As somebody who had a part-time job all the way through college, I would not have been able to go to college were it not for access to part-time employment. Many students facing into the college year without access to a part-time job face the prospect of not being able to go to college this year. Having access to a hardship fund will alleviate that pressure and ensure access to education for every citizen.

The next speaker is Senator Ahearn who I understand wants to share time with Senator McGahon. Is that agreed? Agreed.

I welcome the Minister to the Chamber. We are living in a different time at the moment and this budget reflects that space we are in now in terms of the amount of money we are borrowing and investing. We are, however, doing the right thing. As Senator Chambers mentioned, it seems almost impossible to be against this budget with the amount of money we are investing in it but, somehow, the Opposition has still managed to find a way of being against funding and investing in our country.

I welcome, particularly, the €4 billion for health. It is important. Much of it was flagged beforehand but never before have we seen so much money put into health and for obvious reasons this year more than most.

The €3.3 billion put into housing and the extension of the help-to-buy scheme is important for people to get a start in life and get on the property ladder.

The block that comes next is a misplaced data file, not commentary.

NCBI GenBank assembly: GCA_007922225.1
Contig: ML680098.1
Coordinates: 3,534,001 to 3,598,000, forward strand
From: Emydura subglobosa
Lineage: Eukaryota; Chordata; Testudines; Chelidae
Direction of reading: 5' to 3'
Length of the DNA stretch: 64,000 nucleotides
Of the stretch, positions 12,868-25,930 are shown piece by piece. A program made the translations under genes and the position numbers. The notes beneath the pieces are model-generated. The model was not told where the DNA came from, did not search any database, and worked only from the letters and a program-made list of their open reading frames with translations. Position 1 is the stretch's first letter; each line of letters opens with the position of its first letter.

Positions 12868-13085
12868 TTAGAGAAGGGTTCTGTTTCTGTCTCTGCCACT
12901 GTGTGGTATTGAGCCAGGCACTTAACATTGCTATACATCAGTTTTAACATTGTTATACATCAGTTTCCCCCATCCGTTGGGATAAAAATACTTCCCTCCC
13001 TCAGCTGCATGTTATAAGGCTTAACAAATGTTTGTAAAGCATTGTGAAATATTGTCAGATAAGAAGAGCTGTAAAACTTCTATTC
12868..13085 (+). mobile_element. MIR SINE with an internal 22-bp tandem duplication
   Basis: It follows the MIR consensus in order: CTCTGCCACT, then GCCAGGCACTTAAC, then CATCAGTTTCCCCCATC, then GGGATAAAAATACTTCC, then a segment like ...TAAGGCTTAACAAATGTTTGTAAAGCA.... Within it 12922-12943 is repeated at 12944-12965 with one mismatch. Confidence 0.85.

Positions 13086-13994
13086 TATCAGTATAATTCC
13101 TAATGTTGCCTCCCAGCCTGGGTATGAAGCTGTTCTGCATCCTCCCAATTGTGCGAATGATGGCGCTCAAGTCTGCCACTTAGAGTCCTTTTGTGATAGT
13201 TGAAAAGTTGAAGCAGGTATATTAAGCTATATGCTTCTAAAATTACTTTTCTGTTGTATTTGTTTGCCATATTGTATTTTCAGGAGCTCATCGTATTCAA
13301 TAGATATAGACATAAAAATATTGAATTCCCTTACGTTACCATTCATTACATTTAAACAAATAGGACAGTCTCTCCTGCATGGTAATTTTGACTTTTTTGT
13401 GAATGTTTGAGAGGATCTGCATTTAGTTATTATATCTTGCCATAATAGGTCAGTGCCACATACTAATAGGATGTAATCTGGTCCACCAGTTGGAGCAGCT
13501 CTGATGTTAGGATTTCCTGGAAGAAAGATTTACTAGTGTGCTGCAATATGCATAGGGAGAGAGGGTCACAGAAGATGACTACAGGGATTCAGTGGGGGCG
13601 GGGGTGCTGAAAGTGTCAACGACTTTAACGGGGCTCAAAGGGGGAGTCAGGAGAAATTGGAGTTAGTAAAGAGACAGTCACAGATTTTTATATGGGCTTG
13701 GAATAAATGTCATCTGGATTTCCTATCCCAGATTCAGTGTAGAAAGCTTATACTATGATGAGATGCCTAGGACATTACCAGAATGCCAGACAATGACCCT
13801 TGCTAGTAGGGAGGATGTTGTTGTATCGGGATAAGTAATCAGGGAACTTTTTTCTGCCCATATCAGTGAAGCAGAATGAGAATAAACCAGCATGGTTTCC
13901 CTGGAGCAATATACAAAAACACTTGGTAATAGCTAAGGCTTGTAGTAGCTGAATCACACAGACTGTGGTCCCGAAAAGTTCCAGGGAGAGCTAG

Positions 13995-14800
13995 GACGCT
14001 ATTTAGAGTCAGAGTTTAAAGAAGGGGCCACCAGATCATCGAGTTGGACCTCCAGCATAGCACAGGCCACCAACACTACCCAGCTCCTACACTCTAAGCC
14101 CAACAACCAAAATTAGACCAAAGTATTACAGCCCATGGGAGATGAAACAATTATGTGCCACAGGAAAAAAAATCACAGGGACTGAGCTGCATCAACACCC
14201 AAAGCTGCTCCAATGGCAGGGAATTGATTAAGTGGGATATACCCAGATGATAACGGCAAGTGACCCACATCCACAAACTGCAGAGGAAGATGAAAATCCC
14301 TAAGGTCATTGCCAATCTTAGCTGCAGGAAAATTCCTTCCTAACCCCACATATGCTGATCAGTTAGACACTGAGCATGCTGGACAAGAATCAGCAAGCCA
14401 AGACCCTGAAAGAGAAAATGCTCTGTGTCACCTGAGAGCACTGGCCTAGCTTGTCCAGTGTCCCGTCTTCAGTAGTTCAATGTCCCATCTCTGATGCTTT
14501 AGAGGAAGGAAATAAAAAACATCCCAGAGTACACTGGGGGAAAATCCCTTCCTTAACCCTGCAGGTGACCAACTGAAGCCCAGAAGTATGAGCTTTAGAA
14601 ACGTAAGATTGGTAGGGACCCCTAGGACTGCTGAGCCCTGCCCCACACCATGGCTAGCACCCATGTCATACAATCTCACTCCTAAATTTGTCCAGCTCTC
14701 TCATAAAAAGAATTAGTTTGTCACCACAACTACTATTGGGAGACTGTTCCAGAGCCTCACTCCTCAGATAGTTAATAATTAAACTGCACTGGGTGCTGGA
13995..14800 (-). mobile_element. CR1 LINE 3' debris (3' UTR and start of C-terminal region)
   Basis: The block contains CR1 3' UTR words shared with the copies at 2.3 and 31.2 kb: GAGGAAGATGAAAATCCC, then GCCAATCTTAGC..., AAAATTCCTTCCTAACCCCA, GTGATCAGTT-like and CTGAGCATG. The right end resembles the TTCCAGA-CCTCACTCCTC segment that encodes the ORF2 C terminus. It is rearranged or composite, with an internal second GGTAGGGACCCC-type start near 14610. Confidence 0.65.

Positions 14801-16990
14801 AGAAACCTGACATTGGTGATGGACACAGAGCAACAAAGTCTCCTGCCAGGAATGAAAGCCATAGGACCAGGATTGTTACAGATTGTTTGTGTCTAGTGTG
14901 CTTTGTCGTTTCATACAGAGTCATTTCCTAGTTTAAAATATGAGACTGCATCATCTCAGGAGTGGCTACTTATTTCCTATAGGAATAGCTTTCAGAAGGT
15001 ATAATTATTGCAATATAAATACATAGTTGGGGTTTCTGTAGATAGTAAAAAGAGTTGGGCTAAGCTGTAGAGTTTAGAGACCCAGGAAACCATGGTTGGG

In terms of justice, I welcome the announcement of 620 new gardaí coming through in 2021 which increases the force to more than 14,500. Templemore in County Tipperary is where they will be trained so, obviously, it is important for me.

The €23 million extra funding in rural affairs for projects under the Department of the Minister, Deputy Humphreys, is massive for local or small communities which will get €10,000 or €20,000 for local projects. There was an announcement this Monday on projects around the country and it means an awful lot to them. The extension and the extra funding on that is important.

I will focus some of my time on the announcements for businesses and enterprise and trade. I believe the Minister will agree with me that since Fine Gael has been in government we have prioritised businesses and jobs since 2011. Whether that is the Action Plan for Jobs brought through by Deputy Richard Bruton that sought to have 100,000 extra jobs, which most people did not believe would happen at the time but it did and exceeded that, we as a Government have always supported jobs. Yesterday is a prime example of that.

The VAT rate reduction from 13.5% to 9% is huge for businesses, even in my area in towns such as Cahir, Cashel and Lough Derg in north Tipperary which would be predominantly tourist hotspots. This reduction is a massive security for them. The extension of the commercial rates holiday is really important. The extension of the employment wage subsidy scheme through to 2021, should it be required, is important. It gives people and businesses certainty. The most important thing is the new Covid-19 restrictions support scheme of up to €5,000 for businesses. That is massive for businesses to get them through the next number of months and survive and thrive again in 2021.

Yesterday in the Dáil, the Minister said the climate crisis is the greatest crisis facing our generation. As a result of my role in this Chamber as the Fine Gael Seanad spokesperson on climate action, I wish to focus the majority of my remarks on the climate action measures we put forward in the budget yesterday.